"Jack rang the helpline. He is a Carer for Lee who has been experiencing homophobic hate crimes from a neighbour. We discussed how reporting this to the police has been for them both and offered some emotional support in this. I then told Jack about more practical support in terms of hate crime."
- LGBT Foundation
National Hate Crime Awareness Week runs from 10 to 17 October. It coincides annually with the release of the Home Office's recorded hate crime statistics for England and Wales.
Recorded hate crimes based on sexual orientation increased by 19 per cent over the last year, from 13,314 to 15,835, up from 6,700 five years ago. Transphobic hate crimes increased by 16 per cent over the last year, from 2,183 to 2,540, up from 820 five years ago.
Emma Meehan of the LGBT Foundation says of recent pressures heaped upon LGBTQ people: "We know that lockdown has not put a stop to hate crime, with June being our busiest month for hate crime support this year.
"More and more, we are having people come to us who have been experiencing hate for a long period of time – prolonged abuse, often in their own homes – who are finally coming forward to report. These will often be people who have been experiencing hate for months or even years.
We also know that unfortunately in some ways, hatred is growing. We have recently seen an increase in hateful transphobic statements... With many people now stuck at home due to the coronavirus pandemic, for some this may mean that they are trapped with or in close proximity to their hate crime perpetrator."
There is a misconception around hate crime – that it usually takes place at random outside bars or on high streets. The reality is that most hate crimes occur close to an individual's residence. The pandemic created the ideal circumstances for homophobic, biphobic and transphobic hate crime to thrive.
The Home Office suggests that the rate at which anti-LGBTQ hate crimes are increasing has slowed, as the percentage increase this year was less than the previous year. They cannot reliably draw this conclusion, as this year's data is incomplete. Greater Manchester Police, serving a population of millions, was unable to contribute hate crime data this year (following the implementation of a new IT system in July 2019).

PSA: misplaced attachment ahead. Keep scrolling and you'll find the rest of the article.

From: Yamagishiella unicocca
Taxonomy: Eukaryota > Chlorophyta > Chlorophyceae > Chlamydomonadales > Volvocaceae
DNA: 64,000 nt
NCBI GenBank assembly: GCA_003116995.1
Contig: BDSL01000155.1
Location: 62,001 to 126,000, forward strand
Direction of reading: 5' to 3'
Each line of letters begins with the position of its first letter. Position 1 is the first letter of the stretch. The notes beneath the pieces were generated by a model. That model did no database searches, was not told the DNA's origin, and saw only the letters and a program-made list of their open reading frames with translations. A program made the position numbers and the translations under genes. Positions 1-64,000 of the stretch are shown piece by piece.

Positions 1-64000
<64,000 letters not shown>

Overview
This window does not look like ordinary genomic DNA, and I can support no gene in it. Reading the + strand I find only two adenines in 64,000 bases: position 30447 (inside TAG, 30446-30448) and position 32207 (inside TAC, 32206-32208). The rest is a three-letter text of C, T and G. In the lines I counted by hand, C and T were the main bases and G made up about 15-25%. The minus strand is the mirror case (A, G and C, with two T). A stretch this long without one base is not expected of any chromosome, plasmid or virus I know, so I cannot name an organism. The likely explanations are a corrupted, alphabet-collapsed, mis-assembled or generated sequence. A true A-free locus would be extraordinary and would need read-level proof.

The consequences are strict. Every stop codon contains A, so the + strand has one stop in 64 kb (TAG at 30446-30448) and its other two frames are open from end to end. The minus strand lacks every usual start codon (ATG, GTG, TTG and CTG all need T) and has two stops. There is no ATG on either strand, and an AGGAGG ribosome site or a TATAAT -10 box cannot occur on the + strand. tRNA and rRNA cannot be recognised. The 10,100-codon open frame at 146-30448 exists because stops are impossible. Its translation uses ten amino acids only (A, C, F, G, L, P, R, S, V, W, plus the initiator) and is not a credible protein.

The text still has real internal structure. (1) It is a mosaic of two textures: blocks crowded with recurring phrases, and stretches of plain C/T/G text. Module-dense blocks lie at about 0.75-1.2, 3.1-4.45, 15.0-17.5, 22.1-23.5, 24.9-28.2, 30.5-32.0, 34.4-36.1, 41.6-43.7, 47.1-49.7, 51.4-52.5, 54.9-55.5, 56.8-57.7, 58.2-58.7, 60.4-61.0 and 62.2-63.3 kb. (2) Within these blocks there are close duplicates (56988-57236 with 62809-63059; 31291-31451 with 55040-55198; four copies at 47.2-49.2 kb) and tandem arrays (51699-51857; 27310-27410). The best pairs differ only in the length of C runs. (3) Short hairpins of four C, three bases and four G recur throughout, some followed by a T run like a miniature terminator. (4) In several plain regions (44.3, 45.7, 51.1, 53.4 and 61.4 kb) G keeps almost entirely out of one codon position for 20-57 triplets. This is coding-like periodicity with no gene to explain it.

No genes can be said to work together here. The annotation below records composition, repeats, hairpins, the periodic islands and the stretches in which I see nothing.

Increasing LGBTQ visibility is often cited as a major factor in rising anti-LGBTQ hate crime. I had previously accepted this argument. It made sense – over the decades Pride festivals have grown from having attendance figures in the low thousands, to some now drawing in excess of a million people.
However, this year LGBTQ people have not become more visible – with the possible exception of on our TV screens, in soap operas and films. Like everyone else we have been staying at home. This year's rise in anti-LGBTQ hate crime suggests that increased visibility is not the determining factor.
The Home Office state that the police have become better at hate crime data recording (despite Greater Manchester Police not providing any data) and cite improved recording as a factor in rising anti-LGBTQ hate crime statistics. Anecdotal evidence seems to suggest the opposite – I hear many accounts of LGBTQ people attempting to report hate crimes, only for the police to ask if they were sure they heard homophobic slurs or if they were drunk.
Finally, another reason the Home Office provide for rising statistics is that LGBTQ people are more willing to report hate crime. I assume that I would report a homophobic attack on myself. I have certain privileges – I am out to all my friends, family and work colleagues. I would not be outing myself to anyone by reporting a hate crime. I know which charities to reach out to for support and don't think I could be intimidated by a perpetrator.
Philip C Baldwin is an LGBTQ writer and activist
I might be in shock, but I would not be afraid of walking into a police station. During a Black Lives Matter protest a Black LGBTQ person told me that, when he is the victim of crime, he and many other Black, Asian and minoroity ethnic (BAME) people never report it. LGBTQ people are not increasingly willing to report hate crimes – many LGBTQ people are actually unable to do so.
A disturbing surge in anti-LGBTQ hate crime is taking place. The police and the Home Office are in denial about the problem. The Home Office needs to acknowledge that anti-LGBTQ hate crime is a serious and increasing problem. The police require better training and must take a more proactive approach.
Every LGBTQ person across the UK has the right to feel safe, most of all in their own home.
If you or someone you know is in need of support, call the LGBT Foundation helpline on 0345 3 30 30 30
Philip Baldwin is an LGBTQ writer and activist - follow his journey on Instagram @philipcbaldwin